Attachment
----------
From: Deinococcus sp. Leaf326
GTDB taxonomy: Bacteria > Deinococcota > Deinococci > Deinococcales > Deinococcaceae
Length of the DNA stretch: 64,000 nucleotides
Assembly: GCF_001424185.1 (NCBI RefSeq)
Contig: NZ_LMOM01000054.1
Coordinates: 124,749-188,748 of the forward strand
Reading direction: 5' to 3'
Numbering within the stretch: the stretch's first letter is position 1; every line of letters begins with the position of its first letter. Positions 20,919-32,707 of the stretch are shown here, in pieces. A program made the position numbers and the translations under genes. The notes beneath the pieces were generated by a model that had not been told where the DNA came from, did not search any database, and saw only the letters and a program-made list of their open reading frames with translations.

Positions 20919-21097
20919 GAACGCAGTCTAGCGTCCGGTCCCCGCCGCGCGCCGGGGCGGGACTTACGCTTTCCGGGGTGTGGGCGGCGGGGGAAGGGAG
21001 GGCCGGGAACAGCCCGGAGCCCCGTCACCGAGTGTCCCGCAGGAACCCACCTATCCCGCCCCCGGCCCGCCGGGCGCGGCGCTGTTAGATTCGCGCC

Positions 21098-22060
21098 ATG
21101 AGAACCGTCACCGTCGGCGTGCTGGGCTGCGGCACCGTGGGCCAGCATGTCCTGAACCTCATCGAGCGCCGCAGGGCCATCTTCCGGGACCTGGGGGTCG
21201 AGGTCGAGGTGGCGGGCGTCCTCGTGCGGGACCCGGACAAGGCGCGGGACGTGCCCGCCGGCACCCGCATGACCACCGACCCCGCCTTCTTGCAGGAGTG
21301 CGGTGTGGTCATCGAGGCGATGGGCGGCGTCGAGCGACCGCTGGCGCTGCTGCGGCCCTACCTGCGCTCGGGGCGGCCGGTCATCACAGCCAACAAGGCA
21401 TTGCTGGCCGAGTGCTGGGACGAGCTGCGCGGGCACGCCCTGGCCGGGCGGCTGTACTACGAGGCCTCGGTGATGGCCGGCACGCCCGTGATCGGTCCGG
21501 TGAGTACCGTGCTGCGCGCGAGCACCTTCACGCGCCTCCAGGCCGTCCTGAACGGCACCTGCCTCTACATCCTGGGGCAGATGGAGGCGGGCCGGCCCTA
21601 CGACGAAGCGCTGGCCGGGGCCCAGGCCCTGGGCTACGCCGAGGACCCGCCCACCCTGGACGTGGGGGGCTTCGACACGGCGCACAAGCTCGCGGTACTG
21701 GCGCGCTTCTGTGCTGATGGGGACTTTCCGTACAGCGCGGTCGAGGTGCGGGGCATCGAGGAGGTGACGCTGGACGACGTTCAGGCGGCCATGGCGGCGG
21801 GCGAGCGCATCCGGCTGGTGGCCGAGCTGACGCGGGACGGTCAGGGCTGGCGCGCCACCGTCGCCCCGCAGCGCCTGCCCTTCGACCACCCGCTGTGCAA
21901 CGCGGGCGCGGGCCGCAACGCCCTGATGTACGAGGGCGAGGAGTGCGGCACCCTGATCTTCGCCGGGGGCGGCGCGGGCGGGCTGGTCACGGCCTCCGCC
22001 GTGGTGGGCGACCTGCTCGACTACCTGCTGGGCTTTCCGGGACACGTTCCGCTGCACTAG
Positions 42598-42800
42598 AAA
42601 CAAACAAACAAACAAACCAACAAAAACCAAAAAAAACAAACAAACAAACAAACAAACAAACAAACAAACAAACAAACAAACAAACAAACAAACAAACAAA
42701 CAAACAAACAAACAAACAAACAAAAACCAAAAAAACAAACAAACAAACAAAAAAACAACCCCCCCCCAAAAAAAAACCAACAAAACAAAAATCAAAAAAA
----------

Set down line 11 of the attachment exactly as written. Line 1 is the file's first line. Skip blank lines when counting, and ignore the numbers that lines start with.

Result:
21001 GGCCGGGAACAGCCCGGAGCCCCGTCACCGAGTGTCCCGCAGGAACCCACCTATCCCGCCCCCGGCCCGCCGGGCGCGGCGCTGTTAGATTCGCGCC